But for us, it meant moving to another resort (just down the beach a bit). This place looks like Lisa (our hippie almost-daughter-in-law) has already been here, it's definitely where she belongs.
It's difficult to photograph with all the bits and pieces hanging everywhere, and the shady open restaurant with wooden floors and clean wooden tables. They have some sort of a special deal where people can stay there as "staff", and so there always a number of keen helpers around to serve in the restaurant.
We didn't actually stay there, we booked one of the new cabins in another resort through Hans, the chap running the European place, but that sort of gave us the run of both resorts.
When we first moved into our chalet we could hear a cat yowling - nothing new there, this place has lots of cats, none of them specifically 'owned' by anyone but generally friendly and often adopted (or else they adopt people).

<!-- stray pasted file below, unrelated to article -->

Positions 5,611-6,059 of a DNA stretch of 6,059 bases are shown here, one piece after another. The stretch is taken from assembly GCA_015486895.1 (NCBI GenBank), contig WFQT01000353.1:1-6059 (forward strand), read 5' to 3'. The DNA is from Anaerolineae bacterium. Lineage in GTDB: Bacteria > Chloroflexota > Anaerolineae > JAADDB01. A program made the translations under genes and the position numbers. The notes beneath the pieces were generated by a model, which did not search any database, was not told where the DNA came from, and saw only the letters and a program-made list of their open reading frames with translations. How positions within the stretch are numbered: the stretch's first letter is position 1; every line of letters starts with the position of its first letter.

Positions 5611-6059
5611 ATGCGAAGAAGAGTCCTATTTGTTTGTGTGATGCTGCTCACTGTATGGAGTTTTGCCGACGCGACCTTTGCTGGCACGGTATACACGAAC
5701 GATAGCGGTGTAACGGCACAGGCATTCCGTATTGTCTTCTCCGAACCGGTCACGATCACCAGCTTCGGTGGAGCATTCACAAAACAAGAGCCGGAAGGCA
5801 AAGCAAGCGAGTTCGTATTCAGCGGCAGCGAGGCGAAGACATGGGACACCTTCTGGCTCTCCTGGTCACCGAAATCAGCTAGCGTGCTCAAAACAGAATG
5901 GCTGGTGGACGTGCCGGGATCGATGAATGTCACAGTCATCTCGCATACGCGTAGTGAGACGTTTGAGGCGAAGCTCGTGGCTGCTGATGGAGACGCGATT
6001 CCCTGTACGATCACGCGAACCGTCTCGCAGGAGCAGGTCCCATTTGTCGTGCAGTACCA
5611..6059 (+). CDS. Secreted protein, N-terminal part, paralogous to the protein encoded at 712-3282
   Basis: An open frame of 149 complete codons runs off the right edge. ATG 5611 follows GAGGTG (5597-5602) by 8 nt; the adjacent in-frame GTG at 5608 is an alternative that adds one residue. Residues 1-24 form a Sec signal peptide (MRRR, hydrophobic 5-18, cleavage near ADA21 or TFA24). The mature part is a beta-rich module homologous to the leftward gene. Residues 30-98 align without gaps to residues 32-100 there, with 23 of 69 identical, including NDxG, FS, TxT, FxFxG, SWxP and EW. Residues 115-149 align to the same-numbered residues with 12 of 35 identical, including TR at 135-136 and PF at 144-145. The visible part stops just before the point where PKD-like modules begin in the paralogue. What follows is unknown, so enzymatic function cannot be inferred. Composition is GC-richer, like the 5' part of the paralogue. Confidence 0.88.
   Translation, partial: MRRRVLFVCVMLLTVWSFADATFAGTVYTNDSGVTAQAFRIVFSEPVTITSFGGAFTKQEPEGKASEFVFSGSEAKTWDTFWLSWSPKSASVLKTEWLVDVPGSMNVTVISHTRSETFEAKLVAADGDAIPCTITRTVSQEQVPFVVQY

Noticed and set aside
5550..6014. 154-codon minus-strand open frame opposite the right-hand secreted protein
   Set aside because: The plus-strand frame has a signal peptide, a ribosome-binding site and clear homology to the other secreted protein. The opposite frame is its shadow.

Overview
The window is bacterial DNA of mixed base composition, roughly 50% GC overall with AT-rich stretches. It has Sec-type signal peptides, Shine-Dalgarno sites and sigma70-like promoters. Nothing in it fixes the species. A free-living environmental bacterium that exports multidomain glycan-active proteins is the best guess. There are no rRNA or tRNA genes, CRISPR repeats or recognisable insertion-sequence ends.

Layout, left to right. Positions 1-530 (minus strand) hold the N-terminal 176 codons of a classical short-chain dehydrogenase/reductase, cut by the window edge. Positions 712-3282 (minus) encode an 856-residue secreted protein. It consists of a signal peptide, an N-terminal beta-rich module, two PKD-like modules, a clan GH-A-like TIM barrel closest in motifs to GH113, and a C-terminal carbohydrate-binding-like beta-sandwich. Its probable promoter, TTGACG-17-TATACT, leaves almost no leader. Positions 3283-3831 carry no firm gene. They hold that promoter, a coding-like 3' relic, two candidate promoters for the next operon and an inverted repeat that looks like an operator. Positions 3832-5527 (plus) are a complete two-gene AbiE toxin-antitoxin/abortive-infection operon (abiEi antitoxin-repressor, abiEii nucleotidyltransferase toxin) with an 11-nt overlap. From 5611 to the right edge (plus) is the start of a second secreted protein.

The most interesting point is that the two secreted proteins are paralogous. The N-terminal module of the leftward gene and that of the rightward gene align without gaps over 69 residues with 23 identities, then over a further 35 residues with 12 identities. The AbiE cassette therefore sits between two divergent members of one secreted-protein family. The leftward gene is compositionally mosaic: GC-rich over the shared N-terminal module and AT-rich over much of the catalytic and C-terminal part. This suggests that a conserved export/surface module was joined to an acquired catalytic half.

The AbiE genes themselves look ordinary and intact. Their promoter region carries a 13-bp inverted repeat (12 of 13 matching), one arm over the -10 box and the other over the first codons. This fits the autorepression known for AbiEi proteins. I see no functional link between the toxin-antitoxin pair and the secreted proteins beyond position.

But the crying cat near our cabin continued all day and into the evening. When we finally paid attention, we realised there was a mother cat - we could see her prowling around heavily in milk - and a young kitten somewhere calling pitifully.
We soon discovered a locked bathroom in the closed resort where the kitten was trapped, but when we asked around we were told simple "no key". So all night the little kritter cried (without becoming weaker as we had thought it would) and the mother prowled around.
In the morning in the restaurant they asked if we had slept well, and we mentioned the kitten. One of the European girls was immediately concerned - she was quite familiar with the mother cat and knew where its nest was with the second kitten.
When the chap got the roofing off and looked inside he was very surprised to see that the tiny kitten was actually in the toilet bowl in the bathroom - no wonder it hadn't become weak from dehydration, and maybe that was also why mother cat wouldn't go down to it.
It was a relief for all of us.